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(L to R) Detective Frazier (DENZEL WASHINGTON) and clever bank robber (CLIVE OWEN) face off
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Inside Man

Director: Spike Lee
Cast: Denzel Washington, Clive Owen, Jodie Foster, Chiwetel Ejoifor, Willem Dafoe

(Universal; US theatrical: 24 Mar 2006; 2006)

Cyclone

New York is everywhere in Spike Lee’s sharp, new, genre-bending movie. Not just in the sweeping-through-the-streets or the creeping-along-the-sidewalks shots, but also inside the Manhattan bank where the film is mostly set, inside the minds of the cops trying to solve the case, and inside the exit interviews they conduct, in tight, hot-white-lit shots. New York is outside and inside in Inside Man, but mostly, it’s the incisive focus, impetus, and consequence.


Ostensibly a heist movie of the Die Hard sort, with colorfully ingenious villains who reveal surprising motives, Lee’s film (scripted by first-timer Russell Gewirtz) works within and without conventions, juggling a number of balls both familiar and eccentric. The detectives on the case—hostage negotiator Keith Frazier (Denzel Washington) and his partner Mitch (Chiwetel Ejoifor)—appear first at the station, oblivious to the robbery that you already know is in serious progress. You’ve seen the foursome in painters’ uniforms and masks enter the bank—located, the camera notes from an ominous low angle, at the corner of Wall Street and Broadway—disable the surveillance cameras, and take all the customers, workers, and security guards hostage.


When the scene cuts to Keith, he’s on the phone with his stunningly beautiful cop girlfriend, promising her an evening with “Big Willy and the twins.” Not precisely the role Washington usually plays, but Keith is clearly a man of his environment, seated across two desks from Mitch and crabbing about an Internal Affairs investigation into a missing $140,000. And then comes the call. Mitch and Keith light up when they realize they’ve got a chance to prove themselves, to get out from under the clamor at HQ. The captain’s other, favored team is somewhere else, and so, as Mitch exclaims, they’re off to “the show.”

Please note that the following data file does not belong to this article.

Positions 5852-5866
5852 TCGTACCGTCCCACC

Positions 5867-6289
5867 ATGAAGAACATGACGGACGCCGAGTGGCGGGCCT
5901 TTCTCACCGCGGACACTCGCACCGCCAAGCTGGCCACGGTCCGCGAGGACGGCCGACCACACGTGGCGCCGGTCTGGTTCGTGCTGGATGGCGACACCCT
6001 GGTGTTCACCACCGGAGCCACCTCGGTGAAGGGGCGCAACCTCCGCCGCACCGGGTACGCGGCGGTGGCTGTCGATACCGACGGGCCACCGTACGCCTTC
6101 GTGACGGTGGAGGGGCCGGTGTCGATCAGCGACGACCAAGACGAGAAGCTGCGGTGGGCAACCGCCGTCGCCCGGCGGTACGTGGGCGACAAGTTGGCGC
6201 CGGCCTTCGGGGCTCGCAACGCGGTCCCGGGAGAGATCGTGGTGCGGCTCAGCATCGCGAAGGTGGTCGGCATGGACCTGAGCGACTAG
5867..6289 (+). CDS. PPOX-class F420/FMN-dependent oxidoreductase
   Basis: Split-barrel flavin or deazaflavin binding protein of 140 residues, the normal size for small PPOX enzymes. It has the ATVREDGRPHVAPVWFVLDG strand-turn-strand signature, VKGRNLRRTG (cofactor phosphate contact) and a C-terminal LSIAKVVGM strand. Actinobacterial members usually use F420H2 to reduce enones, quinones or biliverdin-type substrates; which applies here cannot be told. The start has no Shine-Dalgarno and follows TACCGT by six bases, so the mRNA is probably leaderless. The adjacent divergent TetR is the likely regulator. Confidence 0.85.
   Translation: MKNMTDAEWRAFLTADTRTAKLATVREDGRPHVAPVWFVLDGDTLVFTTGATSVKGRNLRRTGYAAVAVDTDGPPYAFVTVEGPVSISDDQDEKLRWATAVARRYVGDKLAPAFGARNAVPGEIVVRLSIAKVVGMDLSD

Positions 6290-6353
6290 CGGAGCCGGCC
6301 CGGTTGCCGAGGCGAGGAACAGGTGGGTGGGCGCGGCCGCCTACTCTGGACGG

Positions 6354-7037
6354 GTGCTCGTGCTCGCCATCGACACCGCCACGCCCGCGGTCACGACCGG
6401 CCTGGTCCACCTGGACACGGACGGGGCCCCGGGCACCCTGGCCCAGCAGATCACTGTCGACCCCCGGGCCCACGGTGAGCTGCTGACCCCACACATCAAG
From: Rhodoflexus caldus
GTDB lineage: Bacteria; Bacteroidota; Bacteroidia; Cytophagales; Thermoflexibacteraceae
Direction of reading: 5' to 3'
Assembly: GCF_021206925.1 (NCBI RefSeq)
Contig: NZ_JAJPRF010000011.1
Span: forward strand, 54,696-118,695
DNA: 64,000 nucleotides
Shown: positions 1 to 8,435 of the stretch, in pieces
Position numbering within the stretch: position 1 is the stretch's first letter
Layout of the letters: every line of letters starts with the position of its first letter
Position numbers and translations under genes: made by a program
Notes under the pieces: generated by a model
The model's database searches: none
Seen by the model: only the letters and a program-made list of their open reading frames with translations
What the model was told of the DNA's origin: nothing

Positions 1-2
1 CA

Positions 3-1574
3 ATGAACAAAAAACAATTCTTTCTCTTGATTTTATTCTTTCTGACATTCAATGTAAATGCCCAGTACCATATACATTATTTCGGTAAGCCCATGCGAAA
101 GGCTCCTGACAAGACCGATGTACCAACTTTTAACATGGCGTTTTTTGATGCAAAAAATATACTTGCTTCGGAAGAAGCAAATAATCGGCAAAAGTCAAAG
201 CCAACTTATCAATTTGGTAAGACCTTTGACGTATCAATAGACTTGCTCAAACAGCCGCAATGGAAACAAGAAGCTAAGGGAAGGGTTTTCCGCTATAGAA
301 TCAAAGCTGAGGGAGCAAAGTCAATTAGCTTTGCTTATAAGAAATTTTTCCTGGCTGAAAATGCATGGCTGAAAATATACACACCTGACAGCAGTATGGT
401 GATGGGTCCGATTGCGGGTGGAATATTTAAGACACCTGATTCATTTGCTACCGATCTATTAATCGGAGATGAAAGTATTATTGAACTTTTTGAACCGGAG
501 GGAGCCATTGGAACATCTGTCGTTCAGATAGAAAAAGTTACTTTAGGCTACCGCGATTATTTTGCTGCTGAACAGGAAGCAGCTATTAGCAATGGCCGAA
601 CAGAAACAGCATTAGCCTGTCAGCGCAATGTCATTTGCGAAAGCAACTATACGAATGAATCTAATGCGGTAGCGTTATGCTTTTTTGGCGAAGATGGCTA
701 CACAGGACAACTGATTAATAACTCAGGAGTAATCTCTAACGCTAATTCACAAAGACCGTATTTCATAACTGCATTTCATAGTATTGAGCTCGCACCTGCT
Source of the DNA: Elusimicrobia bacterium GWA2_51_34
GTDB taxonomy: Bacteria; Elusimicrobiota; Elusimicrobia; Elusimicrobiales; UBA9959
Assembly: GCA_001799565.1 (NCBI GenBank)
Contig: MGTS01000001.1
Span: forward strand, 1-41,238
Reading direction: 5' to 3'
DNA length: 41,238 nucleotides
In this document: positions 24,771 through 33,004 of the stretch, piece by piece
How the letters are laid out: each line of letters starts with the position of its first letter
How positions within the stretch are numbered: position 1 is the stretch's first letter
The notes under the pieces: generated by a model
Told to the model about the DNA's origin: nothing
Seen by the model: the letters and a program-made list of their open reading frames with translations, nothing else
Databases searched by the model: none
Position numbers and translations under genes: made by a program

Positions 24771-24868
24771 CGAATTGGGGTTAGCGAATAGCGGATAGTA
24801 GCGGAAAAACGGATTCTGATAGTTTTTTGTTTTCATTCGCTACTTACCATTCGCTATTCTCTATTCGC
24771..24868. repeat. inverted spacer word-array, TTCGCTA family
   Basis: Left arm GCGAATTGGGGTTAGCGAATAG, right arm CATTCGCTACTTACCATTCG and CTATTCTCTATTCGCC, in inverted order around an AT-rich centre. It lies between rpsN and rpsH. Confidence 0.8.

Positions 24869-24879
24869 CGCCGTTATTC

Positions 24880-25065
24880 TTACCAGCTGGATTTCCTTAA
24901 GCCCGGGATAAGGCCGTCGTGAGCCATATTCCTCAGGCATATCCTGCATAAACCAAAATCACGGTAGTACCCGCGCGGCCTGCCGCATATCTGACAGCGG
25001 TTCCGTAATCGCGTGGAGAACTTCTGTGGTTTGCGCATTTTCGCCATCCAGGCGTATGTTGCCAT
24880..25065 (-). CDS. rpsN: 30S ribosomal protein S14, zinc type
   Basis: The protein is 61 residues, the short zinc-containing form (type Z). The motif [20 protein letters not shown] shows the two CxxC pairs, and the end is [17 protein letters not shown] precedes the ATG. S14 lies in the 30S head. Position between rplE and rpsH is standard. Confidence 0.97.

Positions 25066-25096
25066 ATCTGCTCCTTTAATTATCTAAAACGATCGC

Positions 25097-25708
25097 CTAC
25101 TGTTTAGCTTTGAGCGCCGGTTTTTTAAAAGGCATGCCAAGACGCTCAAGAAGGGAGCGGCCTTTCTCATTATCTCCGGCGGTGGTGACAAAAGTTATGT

The crime scene is already taped off, a mini-city populated by shooters and uniforms, hulking vans and vocal gawkers. But even as the outside scene recalls Dog Day Afternoon (which Keith cites by name); inside, the machinery is grinding along: the robbers dress the hostages like themselves, move them from room to room so they can’t get to know one another, and dig up a wall in the storage room. While you and the cops wonder what they’re up to, Keith has to make nice with turf-protecting Emergency Services Unit Captain Darius (Willem Dafoe), still mad at him for some case they worked years ago, but also anxious to get this one off quickly and successfully.


Keith’s got bridges half-burned wherever he turns, which makes him intriguing, if cryptic. Among the bridge’s he’s going to be burning during this adventure is a relationship with bank board chairman Arthur Case (Christopher Plummer), who shows up partway through the calamity to offer “support,” whatever he can do. The robbers have asked for a jet, which the cops recognize as a ploy (no one ever gets a jet, not since Munich, and everyone’s seen the movies that make this point), but which Arthur agrees to right away. The cops, huddled in the corner of their commander-trailer, exchange smirky looks and send him off, understanding he’s powerful and rich beyond anyone’s dreams, but has no clue how to how to talk with people or grocery shop.